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All year round youngsters of all ages can’t wait to get on the basketball court, baseball diamond or soccer field. For months we have discussed in this column some of the positives and negatives concerning youth sports. Sports is a way of life in our country and is a great way for kids to make new friends, express themselves and learn about how far they can challenge themselves mentally, emotionally and physically. Some of the most common questions I am asked as a sport psychologist are, “Should I coach my child’s team?” “Would it be better if someone else coached my child?” “Do I tend to play favorites for or against my child when I coach their team?”

Youth sports has become extremely organized and structured. Leagues are forming, for better or for worse, at younger and younger ages, and are led by parents who volunteer a lot of time and energy. I have stated numerous times that I believe that kids should play sports to have fun and to learn skills and techniques that can help them grow and become better at life, not just sports. Yes, winning and losing are important components of sports, but youth sports should be about the experience, more than the score at the end of the competition. Most kids would not be able to play if not for their parents. Moms and dads drive carpools, wash uniforms, buy snacks and cheer on the sidelines. And for many, their parents take the time and energy to volunteer as a coach.

Over the years, I have worked with many athletes who have shared stories positively and negatively about their parents taking the time to coach their team. For many, these experiences have left a significant impact on their lives. I believe that most youth coaches who are coaching their child make a concerted effort to not play favorites with their child. However, sometimes this can backfire and cause problems between the athlete and their parent. Some coaches take the extra effort to make sure they don’t play favorites with their child, but end up going too far in that direction. At the same time, some coaches coach, just to make sure that their child gets to play as much as possible because they may believe that their child is the most talented and has the best skills of all the players on the team. Often, they are correct that their child is the best because they may spend lots of extra time away from normal practice hours working with their child on their skills, and consequently, their child is better. However, this is no guarantee that their child will be better in four or five years. In fact, many of these kids end up burning out because they end up spending too much time on the sport and not enough time doing other activities.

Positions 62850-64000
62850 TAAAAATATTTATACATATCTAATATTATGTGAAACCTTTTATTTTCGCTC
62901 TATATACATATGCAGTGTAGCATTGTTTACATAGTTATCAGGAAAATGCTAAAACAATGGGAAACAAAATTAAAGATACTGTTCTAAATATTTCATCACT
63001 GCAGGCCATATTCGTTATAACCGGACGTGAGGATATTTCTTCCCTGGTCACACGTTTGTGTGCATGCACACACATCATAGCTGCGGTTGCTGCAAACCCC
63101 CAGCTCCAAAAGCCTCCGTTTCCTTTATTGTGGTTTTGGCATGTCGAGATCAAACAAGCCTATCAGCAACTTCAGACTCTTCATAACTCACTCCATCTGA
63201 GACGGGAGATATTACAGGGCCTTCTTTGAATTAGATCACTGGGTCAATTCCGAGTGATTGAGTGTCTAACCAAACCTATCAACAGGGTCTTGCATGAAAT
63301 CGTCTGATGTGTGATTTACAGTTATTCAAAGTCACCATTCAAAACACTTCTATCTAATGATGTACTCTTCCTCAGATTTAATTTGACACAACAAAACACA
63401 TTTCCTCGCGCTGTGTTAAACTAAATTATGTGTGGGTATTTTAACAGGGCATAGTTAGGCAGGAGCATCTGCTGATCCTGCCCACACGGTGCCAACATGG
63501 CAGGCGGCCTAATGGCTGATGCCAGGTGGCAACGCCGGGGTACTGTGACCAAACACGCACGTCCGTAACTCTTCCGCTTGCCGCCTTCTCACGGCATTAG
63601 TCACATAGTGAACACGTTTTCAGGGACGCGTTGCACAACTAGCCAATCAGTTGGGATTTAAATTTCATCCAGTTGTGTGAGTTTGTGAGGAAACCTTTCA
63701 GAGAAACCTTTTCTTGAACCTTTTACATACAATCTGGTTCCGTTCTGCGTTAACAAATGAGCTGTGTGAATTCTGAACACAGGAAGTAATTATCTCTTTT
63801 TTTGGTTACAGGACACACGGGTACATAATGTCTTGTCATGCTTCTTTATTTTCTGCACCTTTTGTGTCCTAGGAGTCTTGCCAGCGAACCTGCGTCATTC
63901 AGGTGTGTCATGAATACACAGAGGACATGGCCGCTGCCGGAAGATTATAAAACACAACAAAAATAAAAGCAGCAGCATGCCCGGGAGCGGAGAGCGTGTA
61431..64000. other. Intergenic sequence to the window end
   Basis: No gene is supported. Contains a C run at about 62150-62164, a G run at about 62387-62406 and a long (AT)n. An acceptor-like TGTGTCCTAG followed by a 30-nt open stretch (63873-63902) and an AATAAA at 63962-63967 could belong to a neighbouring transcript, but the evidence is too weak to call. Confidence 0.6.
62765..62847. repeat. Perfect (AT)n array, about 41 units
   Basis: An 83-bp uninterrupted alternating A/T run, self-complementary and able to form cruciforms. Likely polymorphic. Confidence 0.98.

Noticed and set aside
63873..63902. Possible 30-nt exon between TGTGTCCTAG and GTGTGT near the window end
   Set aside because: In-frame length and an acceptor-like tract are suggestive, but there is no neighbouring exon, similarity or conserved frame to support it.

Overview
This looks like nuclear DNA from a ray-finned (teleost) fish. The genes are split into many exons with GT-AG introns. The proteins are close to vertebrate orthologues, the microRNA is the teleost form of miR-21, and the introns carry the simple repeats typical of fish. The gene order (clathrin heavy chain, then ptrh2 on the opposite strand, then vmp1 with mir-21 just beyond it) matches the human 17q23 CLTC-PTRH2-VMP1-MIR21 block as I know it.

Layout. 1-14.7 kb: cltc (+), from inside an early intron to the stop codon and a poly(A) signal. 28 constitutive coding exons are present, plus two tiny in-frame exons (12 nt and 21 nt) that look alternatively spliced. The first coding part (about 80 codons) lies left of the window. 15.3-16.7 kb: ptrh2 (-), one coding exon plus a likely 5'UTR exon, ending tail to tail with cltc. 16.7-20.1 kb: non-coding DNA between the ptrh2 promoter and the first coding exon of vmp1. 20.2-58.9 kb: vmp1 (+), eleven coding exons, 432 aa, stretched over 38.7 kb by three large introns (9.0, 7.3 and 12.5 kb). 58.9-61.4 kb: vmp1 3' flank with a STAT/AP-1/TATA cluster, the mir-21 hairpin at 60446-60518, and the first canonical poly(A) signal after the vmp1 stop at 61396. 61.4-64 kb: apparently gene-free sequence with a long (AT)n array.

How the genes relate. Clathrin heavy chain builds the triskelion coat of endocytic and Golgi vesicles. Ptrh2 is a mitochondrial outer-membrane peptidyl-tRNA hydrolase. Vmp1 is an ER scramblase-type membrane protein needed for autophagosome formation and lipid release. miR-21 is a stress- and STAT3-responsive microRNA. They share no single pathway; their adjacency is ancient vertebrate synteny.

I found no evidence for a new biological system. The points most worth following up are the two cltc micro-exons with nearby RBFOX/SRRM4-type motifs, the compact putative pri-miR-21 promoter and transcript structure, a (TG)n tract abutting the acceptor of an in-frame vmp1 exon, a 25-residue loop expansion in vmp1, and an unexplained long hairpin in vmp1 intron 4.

I think there are two key components to balancing out your time as a youth coach. First, take the time to communicate with your child and your spouse about your goals for the season as a coach and make sure you ask your child what their goals are for the season. Don’t assume they are the same as yours. Second, make sure you have an assistant coach you can trust and be able to communicate with about being fair with all of your athletes. If you are spending time working on specific skills, let the assistant work with your child and you can work with his/hers. This will eliminate either of you being accused of playing favorites. Also, remember, youth sports is about having fun, it is not about your desire to win or lose, but about giving the kids an opportunity to have an experience they may remember for a lifetime.

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